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Zhengyuan Zhu, University of Chicago

Design and Inference for Gaussian Random Fields

Gaussian random fields (GRFs) can be used to model many physical processes in space. In this talk we present two kinds of results for GRFs: spatial sampling design and covariance parameter estimation. We study spatial sampling design for prediction of stationary isotropic GRFs with estimated parameters of the covariance function. The key issue is how to incorporate the parameter uncertainty into the design criteria. Several possible design criteria are discussed. An annealing algorithm is used to search for optimal designs of small sample size and a two-step algorithm is proposed for moderately large sample sizes. Simulation results are presented for the Mat\'ern class of covariance functions. The inference issue we consider is the asymptotic properties of estimates of parameters of fractional Brownian motion. We give the fixed-domain asymptotic distributions of both least square and maximum likelihood estimates, which are different from the more standard increasing-domain asymptotic results. We discuss why these results should still apply when the process is not fractional Brownian motion but instead a GRF with covariance function in the Mat\'ern class.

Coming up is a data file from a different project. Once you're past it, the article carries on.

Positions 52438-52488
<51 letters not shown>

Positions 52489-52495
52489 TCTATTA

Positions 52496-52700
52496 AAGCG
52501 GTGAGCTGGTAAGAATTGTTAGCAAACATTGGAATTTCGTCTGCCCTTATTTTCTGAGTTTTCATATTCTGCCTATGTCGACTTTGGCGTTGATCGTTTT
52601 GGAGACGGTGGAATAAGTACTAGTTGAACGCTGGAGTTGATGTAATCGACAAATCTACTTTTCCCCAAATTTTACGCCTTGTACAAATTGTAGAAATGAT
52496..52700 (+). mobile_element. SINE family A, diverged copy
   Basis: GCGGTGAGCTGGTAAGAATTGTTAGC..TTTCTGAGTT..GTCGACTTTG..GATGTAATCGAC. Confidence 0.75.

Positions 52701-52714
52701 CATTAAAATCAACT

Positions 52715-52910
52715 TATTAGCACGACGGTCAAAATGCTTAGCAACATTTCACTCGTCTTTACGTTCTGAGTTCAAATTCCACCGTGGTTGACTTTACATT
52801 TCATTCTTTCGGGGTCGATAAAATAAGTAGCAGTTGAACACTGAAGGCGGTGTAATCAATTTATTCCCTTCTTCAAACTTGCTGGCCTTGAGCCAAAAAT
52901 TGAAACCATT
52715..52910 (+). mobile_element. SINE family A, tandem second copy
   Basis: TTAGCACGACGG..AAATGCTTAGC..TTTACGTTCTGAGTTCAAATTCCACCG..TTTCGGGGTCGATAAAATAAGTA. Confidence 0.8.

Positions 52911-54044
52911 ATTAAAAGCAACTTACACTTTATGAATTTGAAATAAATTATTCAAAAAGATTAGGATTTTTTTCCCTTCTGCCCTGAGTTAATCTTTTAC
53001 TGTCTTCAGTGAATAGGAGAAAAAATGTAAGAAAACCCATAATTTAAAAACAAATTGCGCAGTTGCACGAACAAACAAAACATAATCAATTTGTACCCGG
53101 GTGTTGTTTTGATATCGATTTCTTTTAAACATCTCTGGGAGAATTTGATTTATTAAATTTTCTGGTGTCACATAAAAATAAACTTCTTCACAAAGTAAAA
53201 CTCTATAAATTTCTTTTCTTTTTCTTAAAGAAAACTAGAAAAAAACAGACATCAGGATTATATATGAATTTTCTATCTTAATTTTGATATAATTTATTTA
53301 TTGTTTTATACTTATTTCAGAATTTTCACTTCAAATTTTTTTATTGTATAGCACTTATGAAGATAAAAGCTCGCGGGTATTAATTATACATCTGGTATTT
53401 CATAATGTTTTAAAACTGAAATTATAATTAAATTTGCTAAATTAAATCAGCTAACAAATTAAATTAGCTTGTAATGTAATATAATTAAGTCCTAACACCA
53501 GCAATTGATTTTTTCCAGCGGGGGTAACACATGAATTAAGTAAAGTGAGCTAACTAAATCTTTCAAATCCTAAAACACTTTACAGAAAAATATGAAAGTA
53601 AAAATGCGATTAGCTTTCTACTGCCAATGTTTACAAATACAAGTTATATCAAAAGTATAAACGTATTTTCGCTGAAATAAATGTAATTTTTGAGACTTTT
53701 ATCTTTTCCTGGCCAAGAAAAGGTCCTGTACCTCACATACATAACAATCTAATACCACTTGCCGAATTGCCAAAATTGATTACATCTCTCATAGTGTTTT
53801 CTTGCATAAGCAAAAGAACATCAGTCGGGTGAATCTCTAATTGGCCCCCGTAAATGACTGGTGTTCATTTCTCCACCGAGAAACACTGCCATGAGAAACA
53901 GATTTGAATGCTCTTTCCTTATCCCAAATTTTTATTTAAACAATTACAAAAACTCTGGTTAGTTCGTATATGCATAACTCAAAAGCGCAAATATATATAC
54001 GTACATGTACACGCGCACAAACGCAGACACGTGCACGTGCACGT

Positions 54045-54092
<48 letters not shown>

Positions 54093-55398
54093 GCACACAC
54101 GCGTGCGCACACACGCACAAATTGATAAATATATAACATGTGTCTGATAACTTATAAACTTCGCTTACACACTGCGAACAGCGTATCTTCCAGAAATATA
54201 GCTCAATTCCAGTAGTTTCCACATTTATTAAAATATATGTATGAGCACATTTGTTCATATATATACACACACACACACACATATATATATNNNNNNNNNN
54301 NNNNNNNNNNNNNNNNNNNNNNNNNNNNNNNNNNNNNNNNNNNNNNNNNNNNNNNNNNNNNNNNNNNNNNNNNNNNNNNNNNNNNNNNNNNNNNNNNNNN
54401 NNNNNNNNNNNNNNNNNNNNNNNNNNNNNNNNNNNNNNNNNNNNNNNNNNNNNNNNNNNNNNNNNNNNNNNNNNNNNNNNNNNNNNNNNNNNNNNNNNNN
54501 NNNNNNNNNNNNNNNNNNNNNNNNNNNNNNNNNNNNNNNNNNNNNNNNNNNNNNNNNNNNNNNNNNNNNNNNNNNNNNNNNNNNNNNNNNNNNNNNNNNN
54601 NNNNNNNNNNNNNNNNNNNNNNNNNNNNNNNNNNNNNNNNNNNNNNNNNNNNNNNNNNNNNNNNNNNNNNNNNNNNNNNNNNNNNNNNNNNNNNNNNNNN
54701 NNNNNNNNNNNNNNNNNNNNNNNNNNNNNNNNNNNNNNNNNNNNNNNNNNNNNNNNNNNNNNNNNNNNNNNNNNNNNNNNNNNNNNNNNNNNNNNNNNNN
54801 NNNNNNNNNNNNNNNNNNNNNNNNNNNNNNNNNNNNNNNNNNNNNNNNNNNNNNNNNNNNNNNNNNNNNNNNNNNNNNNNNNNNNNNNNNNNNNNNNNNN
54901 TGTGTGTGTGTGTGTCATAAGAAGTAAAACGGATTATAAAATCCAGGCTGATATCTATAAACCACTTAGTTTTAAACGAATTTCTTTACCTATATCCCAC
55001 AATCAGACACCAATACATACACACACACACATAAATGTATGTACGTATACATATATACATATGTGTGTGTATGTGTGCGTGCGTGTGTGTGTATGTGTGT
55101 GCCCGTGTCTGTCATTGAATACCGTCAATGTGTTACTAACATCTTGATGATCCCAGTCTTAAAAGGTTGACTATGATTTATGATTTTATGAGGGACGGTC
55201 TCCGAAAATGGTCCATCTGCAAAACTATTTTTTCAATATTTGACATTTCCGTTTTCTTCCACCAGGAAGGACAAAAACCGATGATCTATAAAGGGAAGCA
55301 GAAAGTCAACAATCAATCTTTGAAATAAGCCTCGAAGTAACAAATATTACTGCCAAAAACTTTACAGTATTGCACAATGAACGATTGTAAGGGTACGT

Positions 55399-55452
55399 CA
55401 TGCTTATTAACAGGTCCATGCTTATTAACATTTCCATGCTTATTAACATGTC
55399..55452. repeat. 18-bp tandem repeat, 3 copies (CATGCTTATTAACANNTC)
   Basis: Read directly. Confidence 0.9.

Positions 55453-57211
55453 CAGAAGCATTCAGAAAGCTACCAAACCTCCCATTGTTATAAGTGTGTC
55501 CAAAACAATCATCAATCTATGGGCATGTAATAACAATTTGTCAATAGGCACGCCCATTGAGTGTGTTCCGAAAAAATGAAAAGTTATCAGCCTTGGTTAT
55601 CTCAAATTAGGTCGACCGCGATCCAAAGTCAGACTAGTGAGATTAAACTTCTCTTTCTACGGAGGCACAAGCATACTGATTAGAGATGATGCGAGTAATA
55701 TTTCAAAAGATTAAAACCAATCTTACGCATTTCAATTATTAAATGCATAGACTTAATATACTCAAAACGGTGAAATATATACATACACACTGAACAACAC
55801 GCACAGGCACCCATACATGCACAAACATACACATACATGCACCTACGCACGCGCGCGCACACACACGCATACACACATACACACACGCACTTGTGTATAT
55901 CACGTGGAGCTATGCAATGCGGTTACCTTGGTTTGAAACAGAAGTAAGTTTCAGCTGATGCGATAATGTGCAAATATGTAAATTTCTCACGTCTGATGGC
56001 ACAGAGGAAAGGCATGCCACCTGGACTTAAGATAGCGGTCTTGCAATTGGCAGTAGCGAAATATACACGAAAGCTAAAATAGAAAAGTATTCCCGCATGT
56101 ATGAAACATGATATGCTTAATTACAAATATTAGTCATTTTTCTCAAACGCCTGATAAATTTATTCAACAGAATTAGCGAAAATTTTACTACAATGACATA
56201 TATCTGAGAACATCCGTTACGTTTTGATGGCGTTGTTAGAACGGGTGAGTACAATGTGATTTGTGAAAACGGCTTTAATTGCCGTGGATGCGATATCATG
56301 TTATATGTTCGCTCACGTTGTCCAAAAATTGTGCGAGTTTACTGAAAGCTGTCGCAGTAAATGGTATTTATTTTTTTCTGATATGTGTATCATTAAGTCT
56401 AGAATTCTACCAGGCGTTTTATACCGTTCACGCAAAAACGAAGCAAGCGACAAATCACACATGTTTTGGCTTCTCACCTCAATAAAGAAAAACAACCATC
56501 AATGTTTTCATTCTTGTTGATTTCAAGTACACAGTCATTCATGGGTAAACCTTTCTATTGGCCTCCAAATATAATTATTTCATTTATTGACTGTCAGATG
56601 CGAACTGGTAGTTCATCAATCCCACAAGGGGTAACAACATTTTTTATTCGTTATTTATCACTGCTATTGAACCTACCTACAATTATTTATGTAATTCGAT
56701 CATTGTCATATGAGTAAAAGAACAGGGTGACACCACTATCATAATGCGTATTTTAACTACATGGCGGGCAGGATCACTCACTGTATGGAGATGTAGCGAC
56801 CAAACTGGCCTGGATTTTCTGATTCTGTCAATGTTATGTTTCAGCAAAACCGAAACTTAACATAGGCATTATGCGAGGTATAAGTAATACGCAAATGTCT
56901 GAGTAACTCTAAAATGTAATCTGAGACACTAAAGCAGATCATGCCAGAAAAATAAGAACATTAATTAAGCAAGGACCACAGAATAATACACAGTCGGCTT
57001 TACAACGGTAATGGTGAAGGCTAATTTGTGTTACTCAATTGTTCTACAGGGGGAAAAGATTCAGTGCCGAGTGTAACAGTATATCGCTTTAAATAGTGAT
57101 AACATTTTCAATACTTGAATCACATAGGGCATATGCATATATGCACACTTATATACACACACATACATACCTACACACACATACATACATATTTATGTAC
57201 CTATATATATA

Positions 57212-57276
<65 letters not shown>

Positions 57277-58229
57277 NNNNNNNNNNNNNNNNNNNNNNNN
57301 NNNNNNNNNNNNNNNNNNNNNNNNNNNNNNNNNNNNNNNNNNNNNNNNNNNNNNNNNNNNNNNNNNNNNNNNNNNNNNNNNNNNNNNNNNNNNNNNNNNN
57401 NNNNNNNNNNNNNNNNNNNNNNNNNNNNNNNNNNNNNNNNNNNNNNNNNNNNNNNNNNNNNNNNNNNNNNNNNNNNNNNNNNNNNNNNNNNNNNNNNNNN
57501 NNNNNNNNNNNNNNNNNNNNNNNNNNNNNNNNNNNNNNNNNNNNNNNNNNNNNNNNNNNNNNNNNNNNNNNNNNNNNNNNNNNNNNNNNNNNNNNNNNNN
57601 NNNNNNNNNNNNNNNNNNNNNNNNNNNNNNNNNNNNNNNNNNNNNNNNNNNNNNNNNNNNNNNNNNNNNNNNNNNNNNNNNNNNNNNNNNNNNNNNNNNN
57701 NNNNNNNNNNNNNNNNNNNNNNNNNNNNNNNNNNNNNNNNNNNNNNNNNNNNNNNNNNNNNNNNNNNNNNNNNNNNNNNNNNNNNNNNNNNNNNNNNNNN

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Yun-Xin Fu, University of Texas at Houston

Some Statistical and Computational Challenges of Population Genetics After The Human Genome Project